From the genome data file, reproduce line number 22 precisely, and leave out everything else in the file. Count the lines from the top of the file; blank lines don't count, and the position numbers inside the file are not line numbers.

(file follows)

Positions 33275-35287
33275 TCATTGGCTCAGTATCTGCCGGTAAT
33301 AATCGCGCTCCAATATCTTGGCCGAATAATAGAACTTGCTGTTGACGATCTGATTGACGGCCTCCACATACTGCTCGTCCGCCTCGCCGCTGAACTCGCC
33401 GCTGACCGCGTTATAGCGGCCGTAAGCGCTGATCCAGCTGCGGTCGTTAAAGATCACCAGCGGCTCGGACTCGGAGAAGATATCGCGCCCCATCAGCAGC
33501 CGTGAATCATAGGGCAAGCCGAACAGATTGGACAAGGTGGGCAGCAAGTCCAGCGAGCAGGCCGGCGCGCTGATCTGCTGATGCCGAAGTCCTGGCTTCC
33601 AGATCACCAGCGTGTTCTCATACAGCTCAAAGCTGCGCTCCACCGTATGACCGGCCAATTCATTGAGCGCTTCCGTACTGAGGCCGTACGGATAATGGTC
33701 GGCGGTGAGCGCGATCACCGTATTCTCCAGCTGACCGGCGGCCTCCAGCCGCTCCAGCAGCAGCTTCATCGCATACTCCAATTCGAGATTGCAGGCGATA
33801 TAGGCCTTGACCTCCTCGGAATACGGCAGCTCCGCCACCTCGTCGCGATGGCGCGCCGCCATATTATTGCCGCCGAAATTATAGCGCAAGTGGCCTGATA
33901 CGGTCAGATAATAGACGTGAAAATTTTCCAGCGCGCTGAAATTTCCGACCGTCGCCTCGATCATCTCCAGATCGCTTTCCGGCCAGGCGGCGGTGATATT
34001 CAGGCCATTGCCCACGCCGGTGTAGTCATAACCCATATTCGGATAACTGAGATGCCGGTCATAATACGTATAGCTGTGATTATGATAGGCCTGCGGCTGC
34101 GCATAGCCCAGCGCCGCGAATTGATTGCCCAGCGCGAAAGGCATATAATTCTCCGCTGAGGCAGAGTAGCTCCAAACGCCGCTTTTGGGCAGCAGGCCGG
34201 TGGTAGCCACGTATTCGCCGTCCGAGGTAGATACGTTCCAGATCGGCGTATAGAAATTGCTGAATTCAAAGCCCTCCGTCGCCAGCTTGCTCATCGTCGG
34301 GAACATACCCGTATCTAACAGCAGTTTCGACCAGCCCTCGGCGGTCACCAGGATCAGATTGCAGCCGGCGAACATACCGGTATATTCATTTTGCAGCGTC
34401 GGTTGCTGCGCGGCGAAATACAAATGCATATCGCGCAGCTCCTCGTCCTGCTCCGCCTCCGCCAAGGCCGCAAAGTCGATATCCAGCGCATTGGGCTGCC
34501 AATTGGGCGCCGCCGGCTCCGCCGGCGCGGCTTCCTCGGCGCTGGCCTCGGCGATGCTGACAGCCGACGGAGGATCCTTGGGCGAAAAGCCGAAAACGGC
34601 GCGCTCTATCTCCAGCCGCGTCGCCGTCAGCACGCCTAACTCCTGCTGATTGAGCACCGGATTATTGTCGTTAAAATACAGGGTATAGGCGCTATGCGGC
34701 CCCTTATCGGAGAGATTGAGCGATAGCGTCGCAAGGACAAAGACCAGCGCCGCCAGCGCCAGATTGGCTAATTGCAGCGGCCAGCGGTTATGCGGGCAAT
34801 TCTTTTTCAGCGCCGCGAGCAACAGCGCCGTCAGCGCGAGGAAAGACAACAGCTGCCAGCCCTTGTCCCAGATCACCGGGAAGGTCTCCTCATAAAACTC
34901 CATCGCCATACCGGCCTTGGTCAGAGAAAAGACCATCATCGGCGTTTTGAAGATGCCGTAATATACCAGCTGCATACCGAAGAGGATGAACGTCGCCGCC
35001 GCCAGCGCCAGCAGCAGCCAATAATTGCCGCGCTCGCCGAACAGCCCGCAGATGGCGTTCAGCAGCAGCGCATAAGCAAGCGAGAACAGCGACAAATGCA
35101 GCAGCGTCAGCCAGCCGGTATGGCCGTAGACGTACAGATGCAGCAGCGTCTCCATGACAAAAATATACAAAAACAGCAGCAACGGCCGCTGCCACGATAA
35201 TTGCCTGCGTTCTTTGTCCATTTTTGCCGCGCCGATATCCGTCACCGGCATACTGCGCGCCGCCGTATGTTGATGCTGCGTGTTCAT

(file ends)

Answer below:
35201 TTGCCTGCGTTCTTTGTCCATTTTTGCCGCGCCGATATCCGTCACCGGCATACTGCGCGCCGCCGTATGTTGATGCTGCGTGTTCAT